(Memphis) Teachers who likely would rather be focusing on their students are now worried about their jobs.
Ninety-seven Memphis city school teaching jobs are in jeopardy. They are finding out under a new evaluation model, they didn’t measure up.
“Teachers are just having some trepidations about their future and what they should do,” says Keith Williams who heads up the Memphis teachers union, the Memphis Education Association.
He says the state evaluation model is flawed, with 70% of the teachers evaluated by student TCAP scores when they don’t even teach students who take the TCAP.
“In this district 70% of the teachers don’t have individual scores, they must take the score of the school building in which they work,” says Williams.
It’s why union leaders are calling for a completely new evaluation system. One based on individual student growth instead of state mandated standards.
Special Education Teacher Tamera Malone is part of Teach Plus, a voice for teachers who want a say.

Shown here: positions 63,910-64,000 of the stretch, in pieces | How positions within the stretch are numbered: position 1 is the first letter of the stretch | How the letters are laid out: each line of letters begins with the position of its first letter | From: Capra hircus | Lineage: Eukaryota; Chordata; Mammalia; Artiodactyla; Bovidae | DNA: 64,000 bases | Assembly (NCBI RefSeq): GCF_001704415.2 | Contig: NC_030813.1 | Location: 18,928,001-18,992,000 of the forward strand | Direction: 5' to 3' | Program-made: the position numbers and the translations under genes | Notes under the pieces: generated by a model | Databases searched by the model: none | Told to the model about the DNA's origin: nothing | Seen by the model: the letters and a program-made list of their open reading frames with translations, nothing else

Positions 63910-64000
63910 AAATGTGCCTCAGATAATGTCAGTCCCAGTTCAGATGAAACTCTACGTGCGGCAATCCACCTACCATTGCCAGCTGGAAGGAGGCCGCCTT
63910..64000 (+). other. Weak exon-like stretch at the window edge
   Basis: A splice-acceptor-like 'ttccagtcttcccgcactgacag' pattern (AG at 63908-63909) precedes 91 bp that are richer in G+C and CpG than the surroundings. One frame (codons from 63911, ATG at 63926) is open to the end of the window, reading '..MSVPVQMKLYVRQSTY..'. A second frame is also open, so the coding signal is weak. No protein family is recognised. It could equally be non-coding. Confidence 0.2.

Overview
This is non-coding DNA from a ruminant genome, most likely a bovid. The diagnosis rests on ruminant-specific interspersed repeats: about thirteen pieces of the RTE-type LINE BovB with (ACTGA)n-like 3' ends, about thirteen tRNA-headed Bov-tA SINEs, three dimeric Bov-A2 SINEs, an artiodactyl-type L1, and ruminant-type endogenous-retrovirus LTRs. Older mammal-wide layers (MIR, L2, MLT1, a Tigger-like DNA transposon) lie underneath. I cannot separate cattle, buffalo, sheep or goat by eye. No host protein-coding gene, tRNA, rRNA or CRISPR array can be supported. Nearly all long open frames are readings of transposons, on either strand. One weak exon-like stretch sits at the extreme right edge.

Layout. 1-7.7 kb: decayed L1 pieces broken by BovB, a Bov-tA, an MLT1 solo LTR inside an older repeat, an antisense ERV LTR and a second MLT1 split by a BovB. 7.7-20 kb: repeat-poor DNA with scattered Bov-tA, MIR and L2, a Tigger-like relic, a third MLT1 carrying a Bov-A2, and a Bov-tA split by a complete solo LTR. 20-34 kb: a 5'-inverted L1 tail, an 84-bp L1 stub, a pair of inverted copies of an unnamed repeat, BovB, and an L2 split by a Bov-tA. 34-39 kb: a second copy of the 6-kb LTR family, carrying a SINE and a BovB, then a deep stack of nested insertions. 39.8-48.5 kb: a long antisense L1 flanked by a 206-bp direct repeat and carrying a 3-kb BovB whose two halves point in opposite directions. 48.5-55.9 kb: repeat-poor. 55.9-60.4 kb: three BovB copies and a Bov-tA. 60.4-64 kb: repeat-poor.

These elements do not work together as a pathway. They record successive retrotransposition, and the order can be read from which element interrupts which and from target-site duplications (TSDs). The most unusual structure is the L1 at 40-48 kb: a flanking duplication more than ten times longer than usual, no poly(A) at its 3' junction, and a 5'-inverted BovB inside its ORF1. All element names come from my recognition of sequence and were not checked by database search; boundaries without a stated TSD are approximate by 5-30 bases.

“Yes we have this evaluation tool, we know there are certain expectations.We know there is an accountability piece and also a piece for us to improve,but we want to
make sure we have the resources to make sure we are improving in the classroom,” said Malone.
Teach Plus recently gave the school district a list of things teachers want to see, a fair evaluation process, individual feedback and professional development.
“The more teachers feel this work resonates with them, they are comfortable with it, the greater the results for our students,” says Lisa Watts with Teach Plus.
Many of the 97 teachers who face losing their jobs can still appeal and have tenure hearings.
That number doesn’t include 166 teachers who have been excessed this year, meaning they are not guaranteed to have a position when school starts in the fall.